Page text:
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Why Would Someone Cyber Self-Harm?


As we see the problem of cyber self-harm growing, it has started to get the attention of academics and researchers who are interested to find out more about the psychology behind digital self-harm. Danah Boyd, Principal Researcher at Microsoft has shared her thoughts on the seriousness of the problem:

“It’s really important to highlight that digital self-harm is probably not the explanation behind the majority of negative anonymous comments out there, but the fact that it exists at all should be a warning to us all – and especially to parents who are trying to address bullying in their households.”

Danah Boyd, Microsoft

Boyd has looked into this “self-trolling” behavior and identified three key reasons why a teenager might want to self-harm online.

  • A cry for help – young people may act in this way to gain attention from parents and friends when they feel emotionally vulnerable.
  • Looking cool – some teens may try to influence their social status as someone who is popular enough to gain negative comments from jealous ‘haters’.
  • Triggering compliments – low self-esteem or worries about themselves may lead a young person to insult themselves anonymously in order to illicit their friends to ‘jump in to say nice things in response to the negative commentary.’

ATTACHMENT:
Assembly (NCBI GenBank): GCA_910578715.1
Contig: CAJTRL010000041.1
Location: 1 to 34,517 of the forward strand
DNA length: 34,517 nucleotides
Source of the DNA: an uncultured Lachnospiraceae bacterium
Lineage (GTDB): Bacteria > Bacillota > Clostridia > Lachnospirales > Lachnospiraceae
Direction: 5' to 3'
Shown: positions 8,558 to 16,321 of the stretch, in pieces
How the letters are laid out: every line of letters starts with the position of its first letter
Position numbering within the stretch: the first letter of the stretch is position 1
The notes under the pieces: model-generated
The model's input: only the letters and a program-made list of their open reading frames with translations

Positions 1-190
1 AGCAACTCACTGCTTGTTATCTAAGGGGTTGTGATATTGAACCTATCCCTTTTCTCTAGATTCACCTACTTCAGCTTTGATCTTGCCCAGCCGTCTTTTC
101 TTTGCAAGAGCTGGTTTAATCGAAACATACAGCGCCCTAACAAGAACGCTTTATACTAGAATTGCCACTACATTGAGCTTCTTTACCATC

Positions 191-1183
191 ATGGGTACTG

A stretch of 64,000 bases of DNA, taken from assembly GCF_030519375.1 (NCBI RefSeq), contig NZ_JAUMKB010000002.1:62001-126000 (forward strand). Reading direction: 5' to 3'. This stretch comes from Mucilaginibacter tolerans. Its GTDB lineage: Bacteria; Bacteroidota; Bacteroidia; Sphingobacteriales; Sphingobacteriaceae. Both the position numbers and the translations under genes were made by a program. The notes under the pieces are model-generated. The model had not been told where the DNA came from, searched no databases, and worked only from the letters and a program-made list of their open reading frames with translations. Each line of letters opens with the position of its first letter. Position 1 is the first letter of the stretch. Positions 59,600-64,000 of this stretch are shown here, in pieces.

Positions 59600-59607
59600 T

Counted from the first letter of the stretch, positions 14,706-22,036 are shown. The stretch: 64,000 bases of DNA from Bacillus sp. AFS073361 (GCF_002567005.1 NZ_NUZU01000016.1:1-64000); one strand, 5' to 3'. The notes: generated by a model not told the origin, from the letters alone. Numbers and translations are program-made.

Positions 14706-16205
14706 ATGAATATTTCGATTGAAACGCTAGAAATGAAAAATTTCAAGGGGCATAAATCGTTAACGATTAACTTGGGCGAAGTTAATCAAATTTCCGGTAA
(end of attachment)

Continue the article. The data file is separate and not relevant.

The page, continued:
Others agree with the assessment that teenagers in particular might seek to provoke positive comments through abusive ones. Dr Emma Short, co-director at the Centre for Cyberstalking Research has been vocal about self-abuse that she has experienced on social media platform Tumblr.

“I was astonished the first time I typed the word ‘hate’ into Tumblr, I expected to see a lot of hateful comments about other people. Actually the vast majority was users saying they hated themselves. And it’s a way of perhaps seeking approval for those feelings. Research has shown that if someone posts a nasty comment online, around 30% of people will join in with the bullying, but about 60% of people will then attack the troll, and defend the person the nasty comment is about. That is what a lot of these teens may be seeking.”

Dr Emma Short, Co-Director, Centre for Cyberstalking Research

Various studies have indicated that girls and boys digitally self-harm for different reasons. When asked why they engaged in cyber self-harm, boys were more likely to put their behavior down to a prank or that they were doing it to ‘get attention’ while girls were more likely to attribute the behavior to a problem with depression.